A resurrection for Jamaica?
THE announcement of new taxes took a bit of the flavour out of our Easter bun and cheese — in fact, some of us may have sliced these seasonal treats a little thinner when we heard that we had to find an additional $6.7 billion worth of taxes to close that ever-recurring gap in our $118-billion budget.
To make matters worse, water is scarce, and electricity is threatening a 21 per cent rate hike. We the honest residents of Jamaica are being asked to pay more to help cure others of their chronic electricity-theft habit. That 'freeness' mentality has been nurtured over the years by politicians of every stripe. When a thug gets a politician's 'hug', he is being given permission to 'take charge' of his constituents. 'Badman' throws up an illegal connection and you dare not touch it. 'Badman' becomes the hero of the poor, who emulate him, creating a critical mass of electricity 'takers' whom we must now subsidise.
'Badman' helps some of our councillors and MPs to keep these folks corralled in ghettos, pack them tightly in easy-to-control yards or complexes, and in campaign buses. Children become traumatised as the collective grief in their communities weighs heavily on their slight shoulders, stunting their self-esteem and making them easy prey for said 'badman'. All the 'Unite for Jamaica' ads cannot help us if our politicians are not practising what they preach.
Our beloved Jamaica has been crucified by some of the very folks who pledged to dedicate themselves to her development. Yes, there are some well-meaning politicians, but they have been very shy about demanding better of their less admirable colleagues. However, we now have the technology to monitor the behaviour and connections of the cynical ones. Let us use it to ensure that our lawmakers are worthy of this title. It is a hard truth that some of these, more absent than present as we watch them entertain themselves in the House, have such a serious mandate.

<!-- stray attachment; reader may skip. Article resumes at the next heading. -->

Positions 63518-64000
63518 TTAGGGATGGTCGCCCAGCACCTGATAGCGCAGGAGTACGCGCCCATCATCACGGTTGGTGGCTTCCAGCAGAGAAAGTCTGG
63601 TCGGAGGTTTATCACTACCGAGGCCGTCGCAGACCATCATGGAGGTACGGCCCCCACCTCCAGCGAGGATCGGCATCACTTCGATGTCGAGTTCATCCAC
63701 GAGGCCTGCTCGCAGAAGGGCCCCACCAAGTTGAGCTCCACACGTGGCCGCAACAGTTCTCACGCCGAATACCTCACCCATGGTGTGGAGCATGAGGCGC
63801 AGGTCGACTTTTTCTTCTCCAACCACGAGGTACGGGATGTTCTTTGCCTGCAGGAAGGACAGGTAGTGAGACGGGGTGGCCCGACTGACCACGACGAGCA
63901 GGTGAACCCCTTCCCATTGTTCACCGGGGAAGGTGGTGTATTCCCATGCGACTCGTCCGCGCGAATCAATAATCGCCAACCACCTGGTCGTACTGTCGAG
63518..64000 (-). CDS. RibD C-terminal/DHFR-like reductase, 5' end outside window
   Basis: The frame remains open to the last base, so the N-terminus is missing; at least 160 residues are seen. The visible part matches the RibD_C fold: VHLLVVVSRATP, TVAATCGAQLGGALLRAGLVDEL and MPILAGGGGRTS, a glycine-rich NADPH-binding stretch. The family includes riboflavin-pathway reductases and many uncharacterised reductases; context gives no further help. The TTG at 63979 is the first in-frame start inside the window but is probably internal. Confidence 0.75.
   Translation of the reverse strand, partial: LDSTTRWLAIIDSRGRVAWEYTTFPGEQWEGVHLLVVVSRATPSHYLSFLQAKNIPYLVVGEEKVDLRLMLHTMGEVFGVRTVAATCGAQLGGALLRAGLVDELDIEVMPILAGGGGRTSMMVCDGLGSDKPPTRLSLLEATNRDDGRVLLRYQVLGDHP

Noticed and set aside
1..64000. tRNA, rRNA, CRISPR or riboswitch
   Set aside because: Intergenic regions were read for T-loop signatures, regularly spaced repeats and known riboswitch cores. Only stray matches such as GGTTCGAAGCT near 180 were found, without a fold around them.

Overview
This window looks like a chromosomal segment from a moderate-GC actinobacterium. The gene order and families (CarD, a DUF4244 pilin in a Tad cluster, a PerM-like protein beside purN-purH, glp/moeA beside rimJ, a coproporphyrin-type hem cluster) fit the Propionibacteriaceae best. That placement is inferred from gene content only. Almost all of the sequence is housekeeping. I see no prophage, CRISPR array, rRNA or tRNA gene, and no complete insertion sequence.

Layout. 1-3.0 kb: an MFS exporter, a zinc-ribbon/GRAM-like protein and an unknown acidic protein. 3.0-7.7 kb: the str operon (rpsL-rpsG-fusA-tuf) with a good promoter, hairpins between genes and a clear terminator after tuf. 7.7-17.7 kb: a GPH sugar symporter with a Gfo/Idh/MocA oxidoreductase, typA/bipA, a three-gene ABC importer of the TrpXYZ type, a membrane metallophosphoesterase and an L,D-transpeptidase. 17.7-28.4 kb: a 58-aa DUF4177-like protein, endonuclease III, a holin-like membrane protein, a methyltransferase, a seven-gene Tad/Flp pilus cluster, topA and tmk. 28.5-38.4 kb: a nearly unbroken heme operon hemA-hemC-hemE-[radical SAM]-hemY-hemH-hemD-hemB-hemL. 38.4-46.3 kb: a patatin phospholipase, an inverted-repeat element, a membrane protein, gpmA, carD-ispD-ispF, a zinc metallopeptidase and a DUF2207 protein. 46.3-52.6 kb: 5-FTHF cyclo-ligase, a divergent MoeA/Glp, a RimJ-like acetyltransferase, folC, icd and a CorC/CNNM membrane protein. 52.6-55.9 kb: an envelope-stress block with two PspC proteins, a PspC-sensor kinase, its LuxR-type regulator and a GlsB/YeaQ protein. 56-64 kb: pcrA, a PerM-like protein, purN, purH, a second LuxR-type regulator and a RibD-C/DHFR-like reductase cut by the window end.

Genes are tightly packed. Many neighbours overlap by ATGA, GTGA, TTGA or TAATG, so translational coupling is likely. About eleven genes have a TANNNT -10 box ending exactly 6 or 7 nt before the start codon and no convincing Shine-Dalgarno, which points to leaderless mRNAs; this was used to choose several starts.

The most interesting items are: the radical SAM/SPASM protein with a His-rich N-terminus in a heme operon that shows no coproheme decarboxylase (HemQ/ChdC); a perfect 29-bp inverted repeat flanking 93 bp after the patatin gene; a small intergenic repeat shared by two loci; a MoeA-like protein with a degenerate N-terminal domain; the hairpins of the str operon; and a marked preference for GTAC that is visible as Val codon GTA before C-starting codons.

'Tough love' from the IMF
Our generous international friends may very well be becoming impatient. Governments and international development multilaterals have poured billions into this country and have heard a great deal of promises, but seen little change in the condition of the poor. Clearly Jamaica needs leadership of high calibre, both in intellect and character, to keep their trust. Let us be aware that our closest neighbours — Haiti, the Dominican Republic and Cuba — are making great strides and have far more to offer than our tiny rock; this is no time for complacency. Indeed, the size and plight of our country in proportion to the largesse we have enjoyed should be cause for embarrassment on the part of Jamaica's leaders past and present.
In a brief chat with that phenomenal multi-tasker Richard Byles, head of the Economic Programme Oversight Committee (EPOC), he suggested that the conditionalities set down by the IMF may end up being "one of the best things to have ever happened to Jamaica". He believes that this is the tough love that will help us to become more disciplined and productive.
Furthermore, we all need to be more courageous in promoting accountability and standing up to the victimisation that is rife in this country. Individuals may not be able to weather the backlash from being a whistle-blower, but well-organised groups, including key influencers, can. If we want a resurrection for Jamaica, now is the time to speak up and be counted. We must tell both the PNP and the JLP that their cosy little Gordon House members' club is presiding over the dumbing down of this nation at a time when only the brightest and most efficient can play a meaningful role in our development.